NGMC Now Offering Procedure to Remove Bladder Cancer With Quicker, Less Painful Recovery
Published on March 27, 2013March 27, 2013
Jerry Fordham wasn't truly alarmed when he started losing weight two years ago, but, by December of 2012, he was down 80 pounds. Unaware of the cancer in his bladder, but getting weaker by the day, he knew something wasn’t right.
Tests performed by John McHugh, MD, a urologist with Northeast Georgia Urological Associates, confirmed his fear: Fordham had bladder cancer which had spread to the ureter – the tube that carries urine from the kidney to the bladder.
Fordham and Dr. McHugh began exploring options to remove the cancer. Weak from the weight loss and other serious health issues, and already 74 years old, Fordham worried his body wouldn’t tolerate the surgery well.
“I just don’t know if Jerry would have survived a traditional surgery; it would have overpowered him,” says Fordham’s wife, Dot.
Fordham became the first patient ever to receive a robotic nephroureterectomy at Northeast Georgia Medical Center. The minimally invasive procedure, which utilizes the da Vinci Surgical System to surgically remove the kidney and its ureter, was performed by Brent Sharpe, MD, a new urologist with Northeast Georgia Urological Associates.
Nephroureterectomy has traditionally been performed as an open procedure, which requires a larger incision extending from the patient’s flank to his or her pelvis, often measuring up to 12 inches long.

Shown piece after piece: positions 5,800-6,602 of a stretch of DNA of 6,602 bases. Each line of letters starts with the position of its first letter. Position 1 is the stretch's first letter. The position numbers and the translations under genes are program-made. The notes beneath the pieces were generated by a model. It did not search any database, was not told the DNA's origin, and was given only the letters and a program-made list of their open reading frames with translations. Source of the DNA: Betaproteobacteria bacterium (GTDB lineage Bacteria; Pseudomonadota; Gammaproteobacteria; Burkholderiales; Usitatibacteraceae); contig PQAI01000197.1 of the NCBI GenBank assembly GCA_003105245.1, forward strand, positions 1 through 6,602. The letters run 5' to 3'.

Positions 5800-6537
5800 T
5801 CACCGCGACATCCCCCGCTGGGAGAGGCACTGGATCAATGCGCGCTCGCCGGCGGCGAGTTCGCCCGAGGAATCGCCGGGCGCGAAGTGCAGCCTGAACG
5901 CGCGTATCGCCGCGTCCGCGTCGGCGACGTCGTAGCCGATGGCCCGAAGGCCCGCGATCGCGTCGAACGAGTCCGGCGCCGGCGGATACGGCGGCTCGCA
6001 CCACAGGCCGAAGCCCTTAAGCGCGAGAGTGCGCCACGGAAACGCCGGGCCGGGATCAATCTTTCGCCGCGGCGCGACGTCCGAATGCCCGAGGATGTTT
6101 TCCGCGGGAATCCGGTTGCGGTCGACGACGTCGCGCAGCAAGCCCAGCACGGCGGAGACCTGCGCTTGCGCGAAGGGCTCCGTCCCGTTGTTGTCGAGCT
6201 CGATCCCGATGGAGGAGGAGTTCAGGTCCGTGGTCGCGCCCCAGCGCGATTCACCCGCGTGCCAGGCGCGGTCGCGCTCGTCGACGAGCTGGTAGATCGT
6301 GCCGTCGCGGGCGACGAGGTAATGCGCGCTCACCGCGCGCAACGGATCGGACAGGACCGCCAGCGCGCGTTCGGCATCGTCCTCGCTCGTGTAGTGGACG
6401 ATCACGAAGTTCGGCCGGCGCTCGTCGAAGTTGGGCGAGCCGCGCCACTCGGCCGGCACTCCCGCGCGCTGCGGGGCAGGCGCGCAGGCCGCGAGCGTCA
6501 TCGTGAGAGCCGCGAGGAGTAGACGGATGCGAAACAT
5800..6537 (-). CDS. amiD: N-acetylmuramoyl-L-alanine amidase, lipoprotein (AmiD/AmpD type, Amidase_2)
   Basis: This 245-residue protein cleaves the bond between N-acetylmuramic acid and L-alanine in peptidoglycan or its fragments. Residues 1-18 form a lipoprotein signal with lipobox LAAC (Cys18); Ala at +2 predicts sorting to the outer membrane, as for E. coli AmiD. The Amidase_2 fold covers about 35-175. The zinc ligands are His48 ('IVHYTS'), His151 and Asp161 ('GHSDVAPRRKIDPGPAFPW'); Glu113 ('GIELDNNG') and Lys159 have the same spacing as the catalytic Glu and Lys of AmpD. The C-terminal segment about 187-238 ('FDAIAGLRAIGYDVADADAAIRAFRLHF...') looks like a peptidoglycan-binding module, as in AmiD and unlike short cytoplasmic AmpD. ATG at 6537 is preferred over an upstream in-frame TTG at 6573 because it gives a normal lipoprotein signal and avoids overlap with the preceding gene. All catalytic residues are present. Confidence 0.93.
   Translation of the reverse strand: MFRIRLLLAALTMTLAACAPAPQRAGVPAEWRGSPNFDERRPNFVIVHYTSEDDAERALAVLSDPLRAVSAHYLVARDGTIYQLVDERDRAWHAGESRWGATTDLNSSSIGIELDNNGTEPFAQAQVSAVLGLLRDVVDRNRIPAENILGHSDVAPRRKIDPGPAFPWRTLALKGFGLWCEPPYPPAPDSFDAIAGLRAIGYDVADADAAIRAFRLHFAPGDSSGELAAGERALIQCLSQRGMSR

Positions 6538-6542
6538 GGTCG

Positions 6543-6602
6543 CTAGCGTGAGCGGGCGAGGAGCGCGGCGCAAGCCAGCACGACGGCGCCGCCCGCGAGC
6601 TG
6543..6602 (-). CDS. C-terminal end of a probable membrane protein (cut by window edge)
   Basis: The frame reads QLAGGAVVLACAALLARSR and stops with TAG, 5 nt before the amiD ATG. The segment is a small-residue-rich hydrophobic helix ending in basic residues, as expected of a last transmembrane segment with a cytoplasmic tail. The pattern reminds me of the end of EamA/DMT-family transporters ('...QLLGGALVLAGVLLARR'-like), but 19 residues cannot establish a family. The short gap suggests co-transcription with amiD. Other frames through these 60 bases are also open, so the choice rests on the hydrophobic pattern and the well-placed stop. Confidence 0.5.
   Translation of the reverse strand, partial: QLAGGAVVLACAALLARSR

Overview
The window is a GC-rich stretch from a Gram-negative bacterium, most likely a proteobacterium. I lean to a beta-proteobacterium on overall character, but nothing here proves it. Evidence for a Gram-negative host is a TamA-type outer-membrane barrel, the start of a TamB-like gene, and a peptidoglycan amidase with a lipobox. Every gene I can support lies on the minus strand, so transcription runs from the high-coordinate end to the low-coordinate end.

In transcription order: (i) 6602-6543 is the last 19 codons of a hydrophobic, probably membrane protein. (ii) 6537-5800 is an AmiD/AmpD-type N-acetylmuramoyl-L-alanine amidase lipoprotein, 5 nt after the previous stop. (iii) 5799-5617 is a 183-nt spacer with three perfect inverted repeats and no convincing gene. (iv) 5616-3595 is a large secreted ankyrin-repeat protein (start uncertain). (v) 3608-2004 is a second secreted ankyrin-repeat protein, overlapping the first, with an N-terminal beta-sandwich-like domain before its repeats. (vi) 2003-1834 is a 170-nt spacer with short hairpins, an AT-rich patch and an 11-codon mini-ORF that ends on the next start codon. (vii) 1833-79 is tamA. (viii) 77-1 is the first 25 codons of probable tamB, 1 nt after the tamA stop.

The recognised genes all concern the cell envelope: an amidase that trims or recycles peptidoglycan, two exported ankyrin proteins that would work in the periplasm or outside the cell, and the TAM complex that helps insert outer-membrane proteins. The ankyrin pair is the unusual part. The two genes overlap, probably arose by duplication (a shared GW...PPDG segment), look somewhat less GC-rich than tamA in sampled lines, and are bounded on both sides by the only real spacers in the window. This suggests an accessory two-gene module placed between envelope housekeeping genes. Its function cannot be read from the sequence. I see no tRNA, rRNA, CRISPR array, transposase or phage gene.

“With the use of the da Vinci Surgical System, we are able to perform this procedure robotically with a series of small, keyhole incisions, rather than one large incision,” says Dr. Sharpe.
Smaller incisions mean less post-operative pain and decreased blood loss for patients like Fordham. Other advantages of robotic nephroureterectomy include a shorter hospital stay and quicker recovery.
“Patients who undergo traditional surgery on average stay up to a full week in the hospital and need as many as three months to return to normal activities, whereas patients who undergo the robotic techniques usually have a hospital stay of two to three days and are back to normal activity within seven days,” adds Dr. Sharpe. “Mr. Fordham was an exception to this rule; he was resting at home the very next afternoon.”
“This procedure has been a life-saver for me,” Fordham says. “It has returned me to a better quality of life, with a lot less pain and a lot quicker recovery than I could have expected with an open procedure.”
For more information about the robotic nephroureterectomy procedure offered at Northeast Georgia Medical Center, call 770-219-3840.